• Petrini et al Piezoelectric Energy Harvesting under Air Flow Excitation 2 Energy harvesting for smart buildings, structures and transportation infrastructures So far, EH for smart buildings, structures and infrastructures has been focusing mostly on the production of small amounts of energy for powering SHM (Structural Health Monitoring) systems, so the topics of EH and SHM are strictly related in the literature. Some more recent applications, still mostly at a conceptual level, aim at supplying power to auxiliary systems (e.g. road lights or information panels), thus, contributing to the development of sustainable and self-sufficient infrastructure systems. More recently, EH is implemented in devices for smart building automation. Spencer & Cho (2011) reviewed the recent developments in SHM technologies, including an energy harvesting options for sustainable operation. The same paper reports on a number of recent full scale implementations of EH for SHM networks. Gkoumas (2012) provided a literature review and a framework for the optimal implementation of EH applications in transportation networks. A review of the EH applications on this topic can be found also in Park et al. (2008). The authors, after providing an overview of SHM, focus on the energy generation from mechanical vibrations as a powering option. In the same paper, the power requirements of existing and emerging sensing modalities are discussed, and future directions are given. In the field of piezoelectric material modelling, several alternatives have been proposed in literature. Erturk and Inman, 2008, provide a critical review and identify the principal issues in the mechanism of piezoelectric coupling and the basic excitation relation. Numerical (Finite Element) modelling of piezoelectric material presents many challenges for what regards the coupling between the deformation and diffusion in the piezoelectric material. De Miranda et al. (2009) studied the coupled piezo-diffusion in elastic solids and provided indications and examples for the accurate modelling, overcoming simplistic assumptions of displacement and concentration of the material as independent variables in the model. Focusing on the specific application proposed in this research (piezoelectric benders), recent developments seem promising in terms of EH capacity. In a recent study by Weinstein et al (2012), the EH potential is investigated, both analytically and experimentally, in heating, ventilation and air conditioning flows. The energy effectively harvested is augmented by means of an aerodynamic fin attached at the end of the piezoelectric cantilever and the vortex shedding downstream from a bluff body placed along the airflow in front of the fin/cantilever assembly. Figure 1. The device for EH (in orange in the figure) and its collocation inside a HVAC duct.
  • Petrini et al Piezoelectric Energy Harvesting under Air Flow Excitation Figure 1 provides a schematic representation of a possible application of the EH device, object of this study. The EH device, could harvest the airflow powered inside Heating, Ventilation and Air Conditioning (HVAC) systems, using a piezoelectric component and an appropriate customizable aerodynamic appendix or fin that takes advantage of specific air flow effects (principally Vortex Shedding), and can be implemented for optimising the energy consumption inside buildings. The possibility to implement autonomous sensors inside a building that monitor relevant parameters (temperature, humidity, chemical agents concentration etc.), and transmit intermittently data to a central unit is a recent and rapidly grown business, helped by the standardisation of wireless (wi-fi) data transmission. 3 Numerical modelling The proposed research focuses on the numerical modelling of different configurations of a piezoelectric bender and an attached fin (Figure 2). The ANSYS® numerical code is used for the analyses (ANSYS, 2011). In the analysis, different air-flow intensities are considered. Figure 2. Numerical model of the piezoelectric bender and the fin (left); deformed shape of bender and the fin under air flow excitation. A performance-based parametric analysis is conducted in order to assess the optimal values of some design and operating condition parameters, including length, width, thickness, constitutive material of the bender and velocity and turbulence intensity of the incoming airflow. The response parameters used for evaluating the performances include: - The bender max tip displacement; - The bender vibration frequency; - The rms of the voltage generated by the device. Considerations are made for the harvested energy potential and possible applications in structures, infrastructures and smart buildings. References Abdelkefi, A., Nayfeh, A.H., Hajj, M.R., 2012. Design of piezoaeroelastic energy harvesters. Nonlinear Dynamics 68 (4), 519-530. Adams, W.M. (2006). The Future of Sustainability: Re-thinking Environment and Development in the Twenty-first Century. Report of the IUCN Renowned Thinkers Meeting, 29-3. ANSYS (2011). ANSYS FLUENT Theory Guide. Release 14.0. ANSYS, Inc.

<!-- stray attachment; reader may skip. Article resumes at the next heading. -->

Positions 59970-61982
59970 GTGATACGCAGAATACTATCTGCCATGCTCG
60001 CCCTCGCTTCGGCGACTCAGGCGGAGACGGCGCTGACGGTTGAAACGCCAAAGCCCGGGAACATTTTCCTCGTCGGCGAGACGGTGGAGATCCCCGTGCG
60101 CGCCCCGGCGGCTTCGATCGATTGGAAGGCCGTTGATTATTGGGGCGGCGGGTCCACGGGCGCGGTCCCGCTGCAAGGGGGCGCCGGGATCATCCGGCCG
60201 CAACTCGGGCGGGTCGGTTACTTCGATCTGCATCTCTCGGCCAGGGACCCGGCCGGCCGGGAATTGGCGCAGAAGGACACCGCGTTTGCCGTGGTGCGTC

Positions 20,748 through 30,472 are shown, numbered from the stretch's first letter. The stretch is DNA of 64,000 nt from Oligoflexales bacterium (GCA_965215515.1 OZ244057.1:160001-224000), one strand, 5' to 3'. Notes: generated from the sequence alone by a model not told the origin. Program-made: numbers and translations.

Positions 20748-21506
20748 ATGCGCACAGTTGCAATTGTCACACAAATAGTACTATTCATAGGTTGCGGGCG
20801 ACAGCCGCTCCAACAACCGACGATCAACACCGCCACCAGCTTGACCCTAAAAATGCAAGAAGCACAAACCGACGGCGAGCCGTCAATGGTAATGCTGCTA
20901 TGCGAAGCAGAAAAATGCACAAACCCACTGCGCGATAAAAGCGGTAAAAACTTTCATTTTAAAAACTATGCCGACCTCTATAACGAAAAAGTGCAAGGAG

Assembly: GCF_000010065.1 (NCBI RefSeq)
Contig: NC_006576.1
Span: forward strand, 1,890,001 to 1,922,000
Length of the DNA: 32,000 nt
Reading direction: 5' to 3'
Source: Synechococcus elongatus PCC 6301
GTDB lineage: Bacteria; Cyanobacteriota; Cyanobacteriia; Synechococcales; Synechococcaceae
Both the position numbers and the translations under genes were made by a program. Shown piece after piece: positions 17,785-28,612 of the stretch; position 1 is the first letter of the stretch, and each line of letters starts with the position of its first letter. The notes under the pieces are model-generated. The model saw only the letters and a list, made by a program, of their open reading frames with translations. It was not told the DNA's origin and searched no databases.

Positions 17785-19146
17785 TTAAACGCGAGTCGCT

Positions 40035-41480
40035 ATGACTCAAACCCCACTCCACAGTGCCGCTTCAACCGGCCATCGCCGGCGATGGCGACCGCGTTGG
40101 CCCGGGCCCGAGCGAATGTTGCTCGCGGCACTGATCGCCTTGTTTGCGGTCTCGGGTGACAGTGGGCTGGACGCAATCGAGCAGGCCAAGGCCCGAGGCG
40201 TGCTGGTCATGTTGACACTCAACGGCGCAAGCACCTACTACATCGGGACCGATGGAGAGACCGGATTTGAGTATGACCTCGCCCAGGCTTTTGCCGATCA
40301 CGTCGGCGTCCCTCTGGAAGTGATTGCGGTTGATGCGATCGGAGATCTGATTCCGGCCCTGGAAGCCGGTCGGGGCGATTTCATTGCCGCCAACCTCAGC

• Petrini et al Piezoelectric Energy Harvesting under Air Flow Excitation De Miranda, S., Garikipati, K., Molari, L. and Ubertini, F. (2009). A simple solution strategy for coupled piezo-diffusion in elastic solids. Computational Mechanics, 44, 191-203. Doaré, O., Michelin, S., 2011. Piezoelectric coupling in energy-harvesting fluttering flexible plates: linear stability analysis and conversion efficiency. Journal of Fluids and Structures 27 (8), 1357- 1375. Ehrenfeld, J.R. (2008). Sustainability by Design: A Subversive Strategy for Transforming Our Consumer Culture. Yale University Press. Erturk, A. and Inman, D.J. (2008). Issues in mathematical modeling of piezoelectric energy harvesters. Smart Materials and Structures, 17, 14pp. Gkoumas, K. (2012). Energy harvesting in bridges and transportation infrastructure networks: state of art, recent trends and future developments. IABMAS 2012 - The 6th International Conference on Bridge Maintenance, Safety and Management, July 8-12, Stresa, Lake Maggiore, Italy. Kwon, S.-D., Lee, H., Lee, S., Wind energy harvesting from flutter. In: Proceedings of the 13th International Conference on Wind Engineering (ICWE-13), Amsterdam, NL, July 10-15, 2011, paper No. 071 (CD-ROM). Park, G., Rosing, T., Todd, M.D., Farrar, C.R. and Hodgkiss, W. (2008). Energy Harvesting for Structural Health Monitoring Sensor Networks. ASCE Journal of Infrastructure Systems, 14(1), 64- 79. Priya, S., Inman, D.J., 2009. Energy harvesting technologies. Springer Science, New York, NY, USA. Rose, A. (2011). Resilience and sustainability in the face of disasters. Environmental Innovation and Societal Transitions, 1, 96-100. SEAOC. (1995). Vision 2000 - A Framework For Performance Based Design. Volumes I, II, III. Structural Engineers Association of California, Vision 2000 Committee. Spekkink, D. (2005). Performance based design: bringing Vitruvius up to date, PeBBu Domain 3 Report, Rotterdam, 52 pp. Spencer, B.F. Jr. and Cho., S. (2011). Wireless Smart Sensor Technology for Monitoring Civil Infrastructure: Technological Developments and Full-scale Applications. The 2011 World Congress on Advances in Structural Engineering and Mechanics (ASEM'11+), September 18-22, Seoul, Korea. Srinivasan, A.V. and McFarland., D.M. (2001). Smart Structures. Cambridge University Press. Tang, L., Païdoussis, M.P., Jiang, J., 2009. Cantilevered flexible plates in axial flow: Energy transfer and the concept of flutter-mill. Journal of Sound and Vibration 326 (1-2), 263-276 Weinstein, L.A., Cacan, M.R., So, P.M. and Wright, P.K. (2012). Vortex shedding induced energy harvesting from piezoelectric materials in heating, ventilation and air conditioning flows. Smart Materials and Structures, 21(4), 10pp.